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ATHENS: Prime Minister Kyriakos Mitsotakis’ Greek government was hit with a double resignation on Friday, including that of the secret service chief splattered by an alleged spy scandal of an opposition leader and two journalists.

The director of the Greek intelligence services Panagiotis Kontoleon, appointed in August 2019 shortly after the election of the right-wing New Democracy party of Kyriakos Mitsotakis, resigned on Friday.

He did so due to management “errors” in the performance of his duties as head of the National Intelligence Services (EYP), the Prime Minister’s office said.

Panagiotis Kontoleon was immediately replaced by Themistoclis Demiris, hitherto Secretary General of the Ministry of Foreign Affairs, according to the same source.

Since one of the first reforms of the government in place, much criticized by the opposition, Greek intelligence has been placed directly under the aegis of the Prime Minister.

A few hours earlier, another government official Grigoris Dimitriadis, secretary general of the Prime Minister’s office and nephew of the latter, also tendered his resignation and filed a complaint against the Reporters United website and the Greek daily Efimerida ton syntakton (left) which had implicated him.

These media as well as the investigation sites Inside Story and Solomon revealed facts of alleged surveillance via the illegal software Predator and Greek intelligence.

These two resignations come after the revelation last week of the attempt to listen to Nikos Androulakis, leader of the Kinal-Pasok (socialist), third parliamentary party, whose mobile phone was allegedly targeted by Predator.

“Discovering who is hidden behind these harmful practices is not a personal matter but a democratic duty,” Mr. Androulakis said at the time, urging the government to refrain from “any attempt (…) to minimize the affair”.

Admission of guilt»

This is the third case of alleged surveillance in Greece in less than a year: in April Thanassis Koukakis, a Greek journalist specializing in financial affairs, took legal action, denouncing the attack on his phone by Predator.

And in February, the secret service’s alleged wiretapping of another Greek investigative journalist on migration issues, Stavros Malichudis, was brought before the Supreme Court.

In all three cases, the government ruled out “any state involvement”.

Minister of State George Gerapetritis and right-hand man of the Prime Minister, had notably denied to AFP “any surveillance of journalists” in Greece.

Described as a “huge scandal” by the main opposition party Syriza (radical left), the attempt to monitor the boss of Kinal-Pasok was discussed on Friday behind closed doors by the parliamentary committee for Institutions and Transparency.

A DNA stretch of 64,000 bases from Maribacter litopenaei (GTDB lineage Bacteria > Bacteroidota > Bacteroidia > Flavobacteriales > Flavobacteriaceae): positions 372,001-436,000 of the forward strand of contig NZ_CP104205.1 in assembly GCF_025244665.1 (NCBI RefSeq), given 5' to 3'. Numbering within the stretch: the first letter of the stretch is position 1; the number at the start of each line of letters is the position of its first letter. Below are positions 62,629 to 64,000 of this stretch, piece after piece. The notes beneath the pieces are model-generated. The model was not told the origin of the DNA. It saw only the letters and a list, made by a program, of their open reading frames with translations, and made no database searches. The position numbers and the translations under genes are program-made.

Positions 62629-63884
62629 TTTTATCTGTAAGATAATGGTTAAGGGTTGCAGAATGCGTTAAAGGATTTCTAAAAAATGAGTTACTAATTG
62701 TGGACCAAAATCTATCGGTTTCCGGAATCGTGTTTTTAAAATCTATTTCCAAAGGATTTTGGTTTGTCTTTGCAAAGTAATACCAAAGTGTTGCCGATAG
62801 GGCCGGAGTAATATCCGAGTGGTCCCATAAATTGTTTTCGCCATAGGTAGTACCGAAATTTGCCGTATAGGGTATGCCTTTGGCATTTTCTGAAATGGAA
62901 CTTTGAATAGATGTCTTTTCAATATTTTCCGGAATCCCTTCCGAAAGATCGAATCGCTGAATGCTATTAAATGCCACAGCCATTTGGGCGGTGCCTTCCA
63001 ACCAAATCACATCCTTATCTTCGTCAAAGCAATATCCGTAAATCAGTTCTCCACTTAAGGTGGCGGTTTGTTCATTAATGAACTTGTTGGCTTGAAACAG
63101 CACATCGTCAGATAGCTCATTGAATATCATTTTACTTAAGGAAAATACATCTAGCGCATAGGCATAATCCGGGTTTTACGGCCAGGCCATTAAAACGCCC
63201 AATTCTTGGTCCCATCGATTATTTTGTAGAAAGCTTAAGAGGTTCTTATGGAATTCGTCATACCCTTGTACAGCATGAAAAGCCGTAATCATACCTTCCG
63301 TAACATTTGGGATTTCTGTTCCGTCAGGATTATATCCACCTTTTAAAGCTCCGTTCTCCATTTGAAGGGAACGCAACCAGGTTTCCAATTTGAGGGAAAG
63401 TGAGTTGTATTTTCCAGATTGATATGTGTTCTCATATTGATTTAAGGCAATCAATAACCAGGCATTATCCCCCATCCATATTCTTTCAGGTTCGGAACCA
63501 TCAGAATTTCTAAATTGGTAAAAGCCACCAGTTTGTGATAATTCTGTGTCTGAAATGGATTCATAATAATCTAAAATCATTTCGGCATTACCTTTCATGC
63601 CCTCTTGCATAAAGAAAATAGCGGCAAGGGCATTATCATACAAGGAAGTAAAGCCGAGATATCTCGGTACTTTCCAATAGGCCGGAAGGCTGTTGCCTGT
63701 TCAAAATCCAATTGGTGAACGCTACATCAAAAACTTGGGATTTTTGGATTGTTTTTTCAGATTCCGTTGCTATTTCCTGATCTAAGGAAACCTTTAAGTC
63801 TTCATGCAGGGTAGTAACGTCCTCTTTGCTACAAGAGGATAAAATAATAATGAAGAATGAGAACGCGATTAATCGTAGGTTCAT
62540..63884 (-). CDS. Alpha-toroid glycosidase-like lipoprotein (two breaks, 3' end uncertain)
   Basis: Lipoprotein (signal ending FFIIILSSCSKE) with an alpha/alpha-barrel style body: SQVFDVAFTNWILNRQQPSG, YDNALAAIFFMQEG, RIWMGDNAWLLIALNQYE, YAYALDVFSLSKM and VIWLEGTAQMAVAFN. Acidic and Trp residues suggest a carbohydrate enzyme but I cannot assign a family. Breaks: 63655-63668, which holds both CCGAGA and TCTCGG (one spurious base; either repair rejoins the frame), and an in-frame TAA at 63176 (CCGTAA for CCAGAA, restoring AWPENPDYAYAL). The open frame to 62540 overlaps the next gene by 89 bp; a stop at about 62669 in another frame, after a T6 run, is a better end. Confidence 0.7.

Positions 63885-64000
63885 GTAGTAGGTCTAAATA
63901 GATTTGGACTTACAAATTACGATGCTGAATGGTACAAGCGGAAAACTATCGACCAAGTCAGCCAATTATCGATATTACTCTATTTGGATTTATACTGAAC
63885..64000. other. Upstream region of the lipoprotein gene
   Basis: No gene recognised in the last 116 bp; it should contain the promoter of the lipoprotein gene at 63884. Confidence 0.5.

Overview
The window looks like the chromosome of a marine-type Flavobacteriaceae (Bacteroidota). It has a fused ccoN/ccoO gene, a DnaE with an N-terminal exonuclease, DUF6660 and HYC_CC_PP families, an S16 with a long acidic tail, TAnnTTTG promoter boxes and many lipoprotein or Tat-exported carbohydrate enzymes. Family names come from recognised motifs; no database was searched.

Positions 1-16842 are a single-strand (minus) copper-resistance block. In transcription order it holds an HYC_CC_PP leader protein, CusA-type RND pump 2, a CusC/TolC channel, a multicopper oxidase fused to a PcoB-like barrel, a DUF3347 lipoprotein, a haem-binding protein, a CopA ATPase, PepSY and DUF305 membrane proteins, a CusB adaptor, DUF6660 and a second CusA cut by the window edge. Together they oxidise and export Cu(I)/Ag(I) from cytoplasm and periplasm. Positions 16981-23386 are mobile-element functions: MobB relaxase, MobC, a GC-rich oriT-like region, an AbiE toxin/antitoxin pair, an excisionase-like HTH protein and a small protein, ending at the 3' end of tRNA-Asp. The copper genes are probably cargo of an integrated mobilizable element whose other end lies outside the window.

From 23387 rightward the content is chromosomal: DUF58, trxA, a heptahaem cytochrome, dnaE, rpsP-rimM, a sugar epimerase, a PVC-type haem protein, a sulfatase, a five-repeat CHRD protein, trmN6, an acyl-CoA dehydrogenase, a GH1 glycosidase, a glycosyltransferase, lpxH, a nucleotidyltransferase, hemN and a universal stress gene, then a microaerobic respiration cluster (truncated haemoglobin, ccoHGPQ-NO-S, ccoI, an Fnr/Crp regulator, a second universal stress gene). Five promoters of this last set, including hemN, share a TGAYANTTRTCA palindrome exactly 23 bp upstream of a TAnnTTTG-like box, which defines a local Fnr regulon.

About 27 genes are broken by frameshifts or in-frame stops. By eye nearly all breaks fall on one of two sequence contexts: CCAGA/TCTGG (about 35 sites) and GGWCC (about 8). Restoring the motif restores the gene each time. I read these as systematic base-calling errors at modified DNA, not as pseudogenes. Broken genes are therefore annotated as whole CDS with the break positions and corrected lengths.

While still at the head of the EYP, Mr. Kontoleon had hinted that the two journalists would have been monitored on the orders of foreign services, causing an outcry.

Alexis Tsipras, leader of Syriza and ex-Prime Minister on the left, described Friday the resignation of Mr. Dimitriadis as an “admission of guilt”. He spoke of “the responsibilities of the Prime Minister himself”.

The government has repeatedly denied any involvement in the alleged surveillance in recent months, pointing out that the state did not buy this kind of software.

Its spokesman Yannis Economou even suggested that “presumably individuals” would have used Predator in Greece.

Orwellian reality»

Developed initially in North Macedonia, a country bordering Greece, by the Cytrox company, then in Israel, the Predator spyware hacks the targeted phone, and can access the messages and conversations of its user, according to experts.

“Predator is among the most expensive spyware, inaccessible to individuals,” cybersecurity specialist Anastasios Arampatzis told AFP.

It includes “many levels of security that only a state could need”, estimated this member of the Greek association Homo Digitalis for the protection of Internet users.

The government recalled that “all of Europe is facing surveillance threats”.

Kostas Karagounis, MP for New Democracy, said politicians in Europe had also been the targets of surveillance. “Does that mean that their respective governments are behind these surveillances?” he asked.

“Security and privacy must be ensured by any democratic regime. If a state surveils its citizens, we are heading towards a dystopian, Orwellian reality,” warns cyber expert Anastasios Arampatzis.

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